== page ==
Made In Britain: The Inbetweeners Movie
It occurred to me the other day that I haven’t actually reviewed that much British Comedy in this series. There’s a reason for that: it’s usually shit. Furthermore, we don’t seem to actually make as much comedy as we do Horror or kitchen sink Misery Porn. Anyhoo, I’ve got a few in the works, and this is the first: The Inbetweeners Movie.
Contains social ineptness and spoilers below
Billed as “The British American Pie” The Inbetweeners was a mildly amusing Channel 4 sitcom that made unlikely stars out of the four main leads. Considering that American Pie is basically Porky’s minus the anti-semitism rantings, this does suggest that there’s nothing especially original here. Where The Inbetweeners was clever, though, is that we’re very good at embarrassment comedy, and so the series was at its most effective when mining the deep seam of humiliation that any nerdy teenage boy would face. Particularly around members of the opposite sex. Anyhow, in 2011, Channel 4 made a feature length version, and it was phenomenally successful in Britain and Europe, coining in over £45m. Now, Film4 have managed to secure a limited cinema release in the states, and I do wonder how America will take it.
In all honesty, it should do alright. This is basically a coming of age story dealing with 4 socially backward idiots getting up to all sorts of silly shenanigans in Malia between School and University. Incidentally, while nowhere near as socially inept as the 4 fumbletrumpets here, this is almost a rite of passage for British teens, the only difference is which Greek Island gets the dubious pleasure of hosting it. In my case, it was also Crete, but this was back when the Belearic Islands were the destination of choice. The rules of the holiday are simple: get some sun, drink as much as you can and if at all possible shag some loose-moralled girl from one of Britain’s Northern urban shitpits while she is full of inhibition destroying cocktails. All fun and games.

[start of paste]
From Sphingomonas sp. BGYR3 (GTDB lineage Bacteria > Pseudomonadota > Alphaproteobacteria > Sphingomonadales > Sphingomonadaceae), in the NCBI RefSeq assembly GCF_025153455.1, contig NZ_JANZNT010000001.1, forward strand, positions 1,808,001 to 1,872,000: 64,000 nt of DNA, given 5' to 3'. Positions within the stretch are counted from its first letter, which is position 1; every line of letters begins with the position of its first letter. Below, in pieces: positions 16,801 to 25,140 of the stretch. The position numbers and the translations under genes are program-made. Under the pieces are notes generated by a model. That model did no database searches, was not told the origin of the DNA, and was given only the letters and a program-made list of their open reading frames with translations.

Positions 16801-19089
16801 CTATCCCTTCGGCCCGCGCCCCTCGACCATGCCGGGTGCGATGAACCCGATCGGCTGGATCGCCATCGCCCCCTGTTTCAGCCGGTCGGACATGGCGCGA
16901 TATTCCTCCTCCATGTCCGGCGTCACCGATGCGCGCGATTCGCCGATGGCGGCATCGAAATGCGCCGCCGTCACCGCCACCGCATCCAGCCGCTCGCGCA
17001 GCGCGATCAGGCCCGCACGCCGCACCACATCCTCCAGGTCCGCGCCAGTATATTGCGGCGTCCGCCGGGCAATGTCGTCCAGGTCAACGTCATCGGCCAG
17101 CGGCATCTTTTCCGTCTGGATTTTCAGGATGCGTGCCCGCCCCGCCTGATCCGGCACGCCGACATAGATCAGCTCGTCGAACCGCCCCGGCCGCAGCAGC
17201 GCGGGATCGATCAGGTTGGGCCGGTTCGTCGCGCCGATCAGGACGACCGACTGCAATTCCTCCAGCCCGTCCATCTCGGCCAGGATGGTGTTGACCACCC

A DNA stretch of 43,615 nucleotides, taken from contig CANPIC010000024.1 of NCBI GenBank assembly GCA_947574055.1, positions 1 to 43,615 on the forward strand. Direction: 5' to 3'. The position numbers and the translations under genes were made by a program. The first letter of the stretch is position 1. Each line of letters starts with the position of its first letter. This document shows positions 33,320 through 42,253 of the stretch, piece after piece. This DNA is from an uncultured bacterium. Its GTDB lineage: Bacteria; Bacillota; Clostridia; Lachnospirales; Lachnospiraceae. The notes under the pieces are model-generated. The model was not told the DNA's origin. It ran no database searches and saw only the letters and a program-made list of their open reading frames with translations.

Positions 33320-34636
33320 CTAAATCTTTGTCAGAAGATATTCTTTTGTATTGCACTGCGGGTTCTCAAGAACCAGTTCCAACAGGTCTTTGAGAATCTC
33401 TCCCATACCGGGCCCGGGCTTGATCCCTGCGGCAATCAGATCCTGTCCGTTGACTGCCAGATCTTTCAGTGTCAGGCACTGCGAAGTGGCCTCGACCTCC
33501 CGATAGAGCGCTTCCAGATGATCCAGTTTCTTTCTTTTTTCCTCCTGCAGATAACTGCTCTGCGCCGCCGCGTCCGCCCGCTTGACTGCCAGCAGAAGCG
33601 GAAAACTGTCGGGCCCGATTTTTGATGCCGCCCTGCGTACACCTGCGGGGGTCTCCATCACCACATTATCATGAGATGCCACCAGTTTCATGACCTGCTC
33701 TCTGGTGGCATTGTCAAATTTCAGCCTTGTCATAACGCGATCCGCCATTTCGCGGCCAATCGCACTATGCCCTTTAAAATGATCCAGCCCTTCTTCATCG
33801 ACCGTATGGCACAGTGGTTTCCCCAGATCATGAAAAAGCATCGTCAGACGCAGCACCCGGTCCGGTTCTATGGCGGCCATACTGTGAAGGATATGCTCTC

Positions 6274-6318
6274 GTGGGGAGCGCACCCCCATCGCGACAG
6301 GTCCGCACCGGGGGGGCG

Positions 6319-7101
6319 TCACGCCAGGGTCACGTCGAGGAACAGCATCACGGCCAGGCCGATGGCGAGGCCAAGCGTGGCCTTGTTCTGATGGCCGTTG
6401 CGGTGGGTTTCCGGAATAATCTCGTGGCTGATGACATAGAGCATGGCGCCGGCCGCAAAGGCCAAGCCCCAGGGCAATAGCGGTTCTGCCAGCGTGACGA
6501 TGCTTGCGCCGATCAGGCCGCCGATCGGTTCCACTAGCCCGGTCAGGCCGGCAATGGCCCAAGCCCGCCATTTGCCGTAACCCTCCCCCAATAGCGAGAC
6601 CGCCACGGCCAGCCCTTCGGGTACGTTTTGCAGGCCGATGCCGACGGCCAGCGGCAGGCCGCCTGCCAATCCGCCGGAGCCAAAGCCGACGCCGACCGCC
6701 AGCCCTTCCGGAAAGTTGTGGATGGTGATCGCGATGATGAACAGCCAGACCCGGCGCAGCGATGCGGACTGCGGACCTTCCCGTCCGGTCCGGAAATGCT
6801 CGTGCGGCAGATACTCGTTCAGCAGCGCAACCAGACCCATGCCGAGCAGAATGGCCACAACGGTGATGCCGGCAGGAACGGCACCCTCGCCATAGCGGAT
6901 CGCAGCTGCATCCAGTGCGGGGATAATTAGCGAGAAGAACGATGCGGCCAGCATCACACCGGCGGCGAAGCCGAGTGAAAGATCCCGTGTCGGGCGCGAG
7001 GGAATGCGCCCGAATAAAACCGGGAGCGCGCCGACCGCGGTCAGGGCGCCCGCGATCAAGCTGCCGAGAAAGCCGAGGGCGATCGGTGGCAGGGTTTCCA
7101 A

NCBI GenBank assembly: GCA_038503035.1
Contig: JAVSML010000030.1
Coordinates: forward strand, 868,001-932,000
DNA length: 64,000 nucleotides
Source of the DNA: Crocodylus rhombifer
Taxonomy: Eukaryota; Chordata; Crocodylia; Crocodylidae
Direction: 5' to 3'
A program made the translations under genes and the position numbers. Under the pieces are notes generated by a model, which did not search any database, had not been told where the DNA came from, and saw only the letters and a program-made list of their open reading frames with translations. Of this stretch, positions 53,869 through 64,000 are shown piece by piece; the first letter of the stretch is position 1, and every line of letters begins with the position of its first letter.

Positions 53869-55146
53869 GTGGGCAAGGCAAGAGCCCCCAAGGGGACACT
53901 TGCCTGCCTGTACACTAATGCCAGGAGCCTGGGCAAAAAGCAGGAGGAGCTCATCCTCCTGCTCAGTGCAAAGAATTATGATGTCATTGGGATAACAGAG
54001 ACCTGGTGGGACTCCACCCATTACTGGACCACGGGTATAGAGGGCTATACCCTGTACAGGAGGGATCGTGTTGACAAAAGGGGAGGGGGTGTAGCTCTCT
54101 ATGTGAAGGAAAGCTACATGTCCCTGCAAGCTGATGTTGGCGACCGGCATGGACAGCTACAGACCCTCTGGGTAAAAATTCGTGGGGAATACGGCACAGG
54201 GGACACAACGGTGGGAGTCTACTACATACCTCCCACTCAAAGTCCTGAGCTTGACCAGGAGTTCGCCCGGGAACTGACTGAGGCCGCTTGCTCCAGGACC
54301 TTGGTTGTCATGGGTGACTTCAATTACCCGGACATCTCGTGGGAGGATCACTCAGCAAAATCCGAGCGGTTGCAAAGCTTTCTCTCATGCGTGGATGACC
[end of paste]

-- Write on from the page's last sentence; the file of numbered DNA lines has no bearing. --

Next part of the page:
The film opens with a quick introduction from Will (Simon Bird), he’s the most uptight and anally retentive nerd in the history of British comedy and couldn’t pull in a bell ringing convention. His life is one long trauma at the hands of his peer group, and a merry-go-round of perpetual humiliation due to his utter incompetence with the opposite sex. Hilariously, during his voice-over, he points out that as his parents only divorced two years ago he can’t even blame his “obvious personality problems” on them. His mates are Jay (James Buckley) the perverted character who is introduced wearing a diving mask, snorkel and oven glove indulging in some furious internet assisted masturbation; Simon, (Joe Thomas) all round wet blanket, pining because he’s been dumped by Carli (Emily Head); and Neil (Blake Harrison) who gives morons a bad name. Seriously, he’s some kind of barely-sentient form of ambulatory moss.
The remainder of the film follows their disastrous holiday in Crete. Firstly, the hotel is a shitpit, then Simon discovers that Neil booked the same destination as Carli, the boys humiliate themselves repeatedly, meet some astonishingly accommodating women (Alison played by Laura Haddock is the most important) who seem to be able to look past the boys’ personality failings (which, let’s face it, are serious) to see the good within them, and are bullied by Carli’s new boyfriend, the overly obnoxious James (Theo James), who is everything that they aren’t being good looking, smooth, physically fit, and so forth.